Tiny Tim Missile

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    Tiny Tim Missile

    Long cylinder with threaded rounded nose and 4 cruciform tail fins attached at bottom by bands. The threaded base plate contains 24 exhaust nozzles place around a safety burst disc made of copper; two electrical leads for ignition, with transpararent plastic insulation, leading from back of nozzle. The body is partly cutaway to show a portion of the four solid-fuel propellant sticks which are each cross or cruciform-shaped to provided greater burning area and therefore more thrust. The propellant sticks, also called "grains," are of wood but painted the same black color as the real grains; felt in front of propellant grain simulations. Silver body with blue-green nose. Overall, painted battleship gray.

    1 of 4

    Usage Conditions Apply

    There are restrictions for re-using this media. For more information, visit the Smithsonian's Terms of Use page.

    IIIF provides researchers rich metadata and image viewing options for comparison of works across cultural heritage collections. More - https://iiif.si.edu

    View Manifest

    View in Mirador Viewer

    Tiny Tim Missile

    Long cylinder with threaded rounded nose and 4 cruciform tail fins attached at bottom by bands. The threaded base plate contains 24 exhaust nozzles place around a safety burst disc made of copper; two electrical leads for ignition, with transpararent plastic insulation, leading from back of nozzle. The body is partly cutaway to show a portion of the four solid-fuel propellant sticks which are each cross or cruciform-shaped to provided greater burning area and therefore more thrust. The propellant sticks, also called "grains," are of wood but painted the same black color as the real grains; felt in front of propellant grain simulations. Silver body with blue-green nose. Overall, painted battleship gray.

    2 of 4

    Usage Conditions Apply

    There are restrictions for re-using this media. For more information, visit the Smithsonian's Terms of Use page.

    IIIF provides researchers rich metadata and image viewing options for comparison of works across cultural heritage collections. More - https://iiif.si.edu

    View Manifest

    View in Mirador Viewer

    Tiny Tim Missile

    Long cylinder with threaded rounded nose and 4 cruciform tail fins attached at bottom by bands. The threaded base plate contains 24 exhaust nozzles place around a safety burst disc made of copper; two electrical leads for ignition, with transpararent plastic insulation, leading from back of nozzle. The body is partly cutaway to show a portion of the four solid-fuel propellant sticks which are each cross or cruciform-shaped to provided greater burning area and therefore more thrust. The propellant sticks, also called "grains," are of wood but painted the same black color as the real grains; felt in front of propellant grain simulations. Silver body with blue-green nose. Overall, painted battleship gray.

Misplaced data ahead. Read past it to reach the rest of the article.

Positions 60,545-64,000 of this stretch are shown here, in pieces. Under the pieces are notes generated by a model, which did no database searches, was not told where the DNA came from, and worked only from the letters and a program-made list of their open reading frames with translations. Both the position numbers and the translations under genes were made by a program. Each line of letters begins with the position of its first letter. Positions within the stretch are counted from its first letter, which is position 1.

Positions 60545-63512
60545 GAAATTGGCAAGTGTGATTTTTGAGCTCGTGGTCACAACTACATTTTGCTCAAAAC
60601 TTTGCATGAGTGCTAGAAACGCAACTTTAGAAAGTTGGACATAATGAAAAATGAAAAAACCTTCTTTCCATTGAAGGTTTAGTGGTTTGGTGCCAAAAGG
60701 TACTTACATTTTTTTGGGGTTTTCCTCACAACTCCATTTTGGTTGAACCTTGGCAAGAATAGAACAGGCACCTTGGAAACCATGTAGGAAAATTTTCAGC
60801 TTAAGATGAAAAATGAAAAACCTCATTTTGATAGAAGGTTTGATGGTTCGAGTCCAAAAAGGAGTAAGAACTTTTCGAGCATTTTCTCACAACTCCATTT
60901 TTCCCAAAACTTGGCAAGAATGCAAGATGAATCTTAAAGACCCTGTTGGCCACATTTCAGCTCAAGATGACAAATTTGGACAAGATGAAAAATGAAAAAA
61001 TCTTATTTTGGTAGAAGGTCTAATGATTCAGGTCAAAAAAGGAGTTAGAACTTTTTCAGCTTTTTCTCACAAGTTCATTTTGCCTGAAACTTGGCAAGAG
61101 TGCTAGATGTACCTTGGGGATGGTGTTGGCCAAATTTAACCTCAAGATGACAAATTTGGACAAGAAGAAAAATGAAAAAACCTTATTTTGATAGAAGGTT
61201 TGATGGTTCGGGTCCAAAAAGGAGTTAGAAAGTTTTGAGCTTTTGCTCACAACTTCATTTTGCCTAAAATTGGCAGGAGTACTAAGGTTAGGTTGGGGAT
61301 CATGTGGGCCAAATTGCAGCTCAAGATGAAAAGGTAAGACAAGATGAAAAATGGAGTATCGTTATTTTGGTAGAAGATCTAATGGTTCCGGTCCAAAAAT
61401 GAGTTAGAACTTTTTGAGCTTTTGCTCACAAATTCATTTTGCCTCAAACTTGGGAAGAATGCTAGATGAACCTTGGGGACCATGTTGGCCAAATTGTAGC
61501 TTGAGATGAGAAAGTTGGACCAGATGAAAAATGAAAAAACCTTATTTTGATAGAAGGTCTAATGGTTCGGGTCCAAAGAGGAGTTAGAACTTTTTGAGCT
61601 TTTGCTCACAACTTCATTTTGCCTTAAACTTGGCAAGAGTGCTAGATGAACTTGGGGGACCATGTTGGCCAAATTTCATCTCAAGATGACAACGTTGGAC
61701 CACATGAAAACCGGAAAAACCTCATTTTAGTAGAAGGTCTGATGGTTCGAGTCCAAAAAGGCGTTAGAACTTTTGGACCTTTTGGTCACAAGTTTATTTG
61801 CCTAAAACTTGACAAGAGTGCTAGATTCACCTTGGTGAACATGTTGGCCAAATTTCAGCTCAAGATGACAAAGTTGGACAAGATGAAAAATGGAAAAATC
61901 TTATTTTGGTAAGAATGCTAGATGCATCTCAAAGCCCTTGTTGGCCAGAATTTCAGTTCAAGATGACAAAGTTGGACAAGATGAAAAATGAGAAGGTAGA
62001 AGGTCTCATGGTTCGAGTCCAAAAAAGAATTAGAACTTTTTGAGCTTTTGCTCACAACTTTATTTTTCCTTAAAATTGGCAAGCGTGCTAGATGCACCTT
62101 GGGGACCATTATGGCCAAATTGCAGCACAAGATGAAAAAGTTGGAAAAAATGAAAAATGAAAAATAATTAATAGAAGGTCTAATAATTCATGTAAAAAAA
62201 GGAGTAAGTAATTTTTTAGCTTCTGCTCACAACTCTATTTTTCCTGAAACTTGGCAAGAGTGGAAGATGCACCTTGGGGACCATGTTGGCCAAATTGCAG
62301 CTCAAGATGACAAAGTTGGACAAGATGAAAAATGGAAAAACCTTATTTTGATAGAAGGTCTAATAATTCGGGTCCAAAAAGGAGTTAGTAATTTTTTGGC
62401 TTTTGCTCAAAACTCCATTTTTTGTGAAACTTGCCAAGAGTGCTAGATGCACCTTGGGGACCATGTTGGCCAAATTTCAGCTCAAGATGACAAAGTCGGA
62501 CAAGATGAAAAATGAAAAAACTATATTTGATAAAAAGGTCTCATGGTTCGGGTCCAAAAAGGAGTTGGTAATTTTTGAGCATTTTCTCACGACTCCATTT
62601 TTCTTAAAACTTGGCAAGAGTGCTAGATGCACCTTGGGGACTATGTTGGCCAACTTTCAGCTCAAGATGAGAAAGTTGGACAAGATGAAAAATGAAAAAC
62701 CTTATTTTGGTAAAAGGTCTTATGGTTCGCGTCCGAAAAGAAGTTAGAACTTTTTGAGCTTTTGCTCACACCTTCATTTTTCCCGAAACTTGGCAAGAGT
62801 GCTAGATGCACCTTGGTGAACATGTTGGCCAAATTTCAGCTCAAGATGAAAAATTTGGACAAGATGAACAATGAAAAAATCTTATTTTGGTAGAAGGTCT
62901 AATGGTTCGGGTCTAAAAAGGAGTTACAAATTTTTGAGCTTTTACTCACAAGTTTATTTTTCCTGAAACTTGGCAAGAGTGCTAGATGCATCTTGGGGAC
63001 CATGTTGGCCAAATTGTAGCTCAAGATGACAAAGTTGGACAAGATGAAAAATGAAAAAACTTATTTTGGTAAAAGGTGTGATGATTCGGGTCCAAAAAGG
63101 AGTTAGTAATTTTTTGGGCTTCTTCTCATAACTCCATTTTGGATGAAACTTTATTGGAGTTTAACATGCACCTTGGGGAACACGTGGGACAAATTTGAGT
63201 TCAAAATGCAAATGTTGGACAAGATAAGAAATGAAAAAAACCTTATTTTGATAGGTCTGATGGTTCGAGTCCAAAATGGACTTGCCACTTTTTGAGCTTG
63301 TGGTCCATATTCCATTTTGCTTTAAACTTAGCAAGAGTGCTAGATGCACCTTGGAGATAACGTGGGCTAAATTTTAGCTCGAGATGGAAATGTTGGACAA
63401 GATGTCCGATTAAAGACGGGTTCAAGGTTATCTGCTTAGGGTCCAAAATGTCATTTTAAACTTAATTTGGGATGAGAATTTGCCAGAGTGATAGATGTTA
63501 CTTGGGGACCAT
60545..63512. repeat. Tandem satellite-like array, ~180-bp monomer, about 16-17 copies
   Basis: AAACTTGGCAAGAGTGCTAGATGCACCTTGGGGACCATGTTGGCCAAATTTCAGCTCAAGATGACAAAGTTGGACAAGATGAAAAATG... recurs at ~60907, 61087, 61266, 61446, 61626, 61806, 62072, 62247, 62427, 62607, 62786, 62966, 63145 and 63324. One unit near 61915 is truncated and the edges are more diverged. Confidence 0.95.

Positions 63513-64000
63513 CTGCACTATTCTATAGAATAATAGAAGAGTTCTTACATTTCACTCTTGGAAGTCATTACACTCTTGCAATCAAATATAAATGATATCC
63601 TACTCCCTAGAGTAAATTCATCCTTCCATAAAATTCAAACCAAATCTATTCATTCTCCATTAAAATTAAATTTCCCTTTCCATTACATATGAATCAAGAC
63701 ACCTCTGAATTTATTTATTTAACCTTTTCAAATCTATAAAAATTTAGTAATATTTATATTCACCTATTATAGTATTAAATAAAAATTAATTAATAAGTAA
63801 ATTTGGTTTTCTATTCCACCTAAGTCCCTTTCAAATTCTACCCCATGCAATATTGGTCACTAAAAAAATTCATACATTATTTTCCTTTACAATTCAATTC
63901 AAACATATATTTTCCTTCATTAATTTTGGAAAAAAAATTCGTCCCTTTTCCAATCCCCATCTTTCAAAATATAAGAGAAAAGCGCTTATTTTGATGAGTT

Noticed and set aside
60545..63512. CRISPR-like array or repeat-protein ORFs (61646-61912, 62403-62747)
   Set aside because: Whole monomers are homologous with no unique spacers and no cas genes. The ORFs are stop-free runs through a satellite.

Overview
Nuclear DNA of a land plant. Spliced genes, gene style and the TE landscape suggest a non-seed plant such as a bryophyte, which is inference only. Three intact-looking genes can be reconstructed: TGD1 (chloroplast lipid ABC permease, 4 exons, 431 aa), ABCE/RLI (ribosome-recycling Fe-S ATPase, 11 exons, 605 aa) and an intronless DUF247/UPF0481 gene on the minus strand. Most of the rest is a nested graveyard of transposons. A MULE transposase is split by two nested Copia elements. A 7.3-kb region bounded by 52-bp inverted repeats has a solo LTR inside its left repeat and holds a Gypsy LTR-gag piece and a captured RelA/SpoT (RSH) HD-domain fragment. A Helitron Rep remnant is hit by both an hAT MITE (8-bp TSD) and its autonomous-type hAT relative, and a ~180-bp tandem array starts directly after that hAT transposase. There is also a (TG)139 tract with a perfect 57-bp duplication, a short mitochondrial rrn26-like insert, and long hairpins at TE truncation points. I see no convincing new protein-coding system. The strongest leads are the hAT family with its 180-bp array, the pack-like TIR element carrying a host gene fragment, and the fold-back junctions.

3 of 4

    Usage Conditions Apply

    There are restrictions for re-using this media. For more information, visit the Smithsonian's Terms of Use page.

    IIIF provides researchers rich metadata and image viewing options for comparison of works across cultural heritage collections. More - https://iiif.si.edu

    View Manifest

    View in Mirador Viewer

    Tiny Tim Missile

    Long cylinder with threaded rounded nose and 4 cruciform tail fins attached at bottom by bands. The threaded base plate contains 24 exhaust nozzles place around a safety burst disc made of copper; two electrical leads for ignition, with transpararent plastic insulation, leading from back of nozzle. The body is partly cutaway to show a portion of the four solid-fuel propellant sticks which are each cross or cruciform-shaped to provided greater burning area and therefore more thrust. The propellant sticks, also called "grains," are of wood but painted the same black color as the real grains; felt in front of propellant grain simulations. Silver body with blue-green nose. Overall, painted battleship gray.

    4 of 4

Display Status:

This object is on display in the Boeing Aviation Hangar at the Steven F. Udvar-Hazy Center in Chantilly, VA.

Boeing Aviation Hangar

The Tiny Tim air-to-ground missile was the largest American rocket in service during World War II. It weighed 1,250 pounds (567 kg.) and was also designated the 11.75-inch aircraft rocket (its diameter or caliber). The TNT warhead weighed 148.5 lbs (67.3 kg.), which could destroy coastal defense guns, pill boxes, bridges, tanks, and ships. The missile was primarily used by a Marine Corps Air Group and was mounted on F4U aircraft.

Tiny Tims sunk at least one Japanese ship and seriously damaged another. During the Korean War, one Tiny Tim knocked out a key bridge. Visible in this partial cutaway are simulated solid-propellant sticks and the rocket's 24 exhaust nozzles. This object was donated to the Smithsonian by the U.S. Navy in 1964.